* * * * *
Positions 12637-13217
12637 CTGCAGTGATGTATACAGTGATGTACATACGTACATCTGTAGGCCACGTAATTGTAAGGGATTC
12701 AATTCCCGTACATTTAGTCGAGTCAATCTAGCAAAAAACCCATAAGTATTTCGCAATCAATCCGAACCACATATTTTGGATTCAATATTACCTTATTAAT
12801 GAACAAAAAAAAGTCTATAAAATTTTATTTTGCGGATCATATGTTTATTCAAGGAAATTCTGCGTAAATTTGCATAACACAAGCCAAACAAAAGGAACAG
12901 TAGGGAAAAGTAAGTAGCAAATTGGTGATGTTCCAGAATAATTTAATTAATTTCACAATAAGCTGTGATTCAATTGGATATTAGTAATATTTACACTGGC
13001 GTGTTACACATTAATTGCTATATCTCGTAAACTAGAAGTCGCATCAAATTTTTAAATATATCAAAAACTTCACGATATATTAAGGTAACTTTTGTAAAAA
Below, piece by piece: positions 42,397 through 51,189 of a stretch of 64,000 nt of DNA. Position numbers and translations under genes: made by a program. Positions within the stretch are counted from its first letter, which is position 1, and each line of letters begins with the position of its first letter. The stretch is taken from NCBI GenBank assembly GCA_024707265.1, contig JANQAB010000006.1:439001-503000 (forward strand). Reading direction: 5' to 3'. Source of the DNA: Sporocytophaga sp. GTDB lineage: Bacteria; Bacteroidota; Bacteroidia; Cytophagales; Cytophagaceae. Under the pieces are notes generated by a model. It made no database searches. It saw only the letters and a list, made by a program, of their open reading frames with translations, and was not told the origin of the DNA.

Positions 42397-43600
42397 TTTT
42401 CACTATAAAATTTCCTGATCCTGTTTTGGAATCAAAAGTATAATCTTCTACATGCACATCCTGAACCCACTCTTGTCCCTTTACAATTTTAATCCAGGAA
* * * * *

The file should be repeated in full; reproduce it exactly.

Positions 12637-13217
12637 CTGCAGTGATGTATACAGTGATGTACATACGTACATCTGTAGGCCACGTAATTGTAAGGGATTC
12701 AATTCCCGTACATTTAGTCGAGTCAATCTAGCAAAAAACCCATAAGTATTTCGCAATCAATCCGAACCACATATTTTGGATTCAATATTACCTTATTAAT
12801 GAACAAAAAAAAGTCTATAAAATTTTATTTTGCGGATCATATGTTTATTCAAGGAAATTCTGCGTAAATTTGCATAACACAAGCCAAACAAAAGGAACAG
12901 TAGGGAAAAGTAAGTAGCAAATTGGTGATGTTCCAGAATAATTTAATTAATTTCACAATAAGCTGTGATTCAATTGGATATTAGTAATATTTACACTGGC
13001 GTGTTACACATTAATTGCTATATCTCGTAAACTAGAAGTCGCATCAAATTTTTAAATATATCAAAAACTTCACGATATATTAAGGTAACTTTTGTAAAAA
Below, piece by piece: positions 42,397 through 51,189 of a stretch of 64,000 nt of DNA. Position numbers and translations under genes: made by a program. Positions within the stretch are counted from its first letter, which is position 1, and each line of letters begins with the position of its first letter. The stretch is taken from NCBI GenBank assembly GCA_024707265.1, contig JANQAB010000006.1:439001-503000 (forward strand). Reading direction: 5' to 3'. Source of the DNA: Sporocytophaga sp. GTDB lineage: Bacteria; Bacteroidota; Bacteroidia; Cytophagales; Cytophagaceae. Under the pieces are notes generated by a model. It made no database searches. It saw only the letters and a list, made by a program, of their open reading frames with translations, and was not told the origin of the DNA.

Positions 42397-43600
42397 TTTT
42401 CACTATAAAATTTCCTGATCCTGTTTTGGAATCAAAAGTATAATCTTCTACATGCACATCCTGAACCCACTCTTGTCCCTTTACAATTTTAATCCAGGAA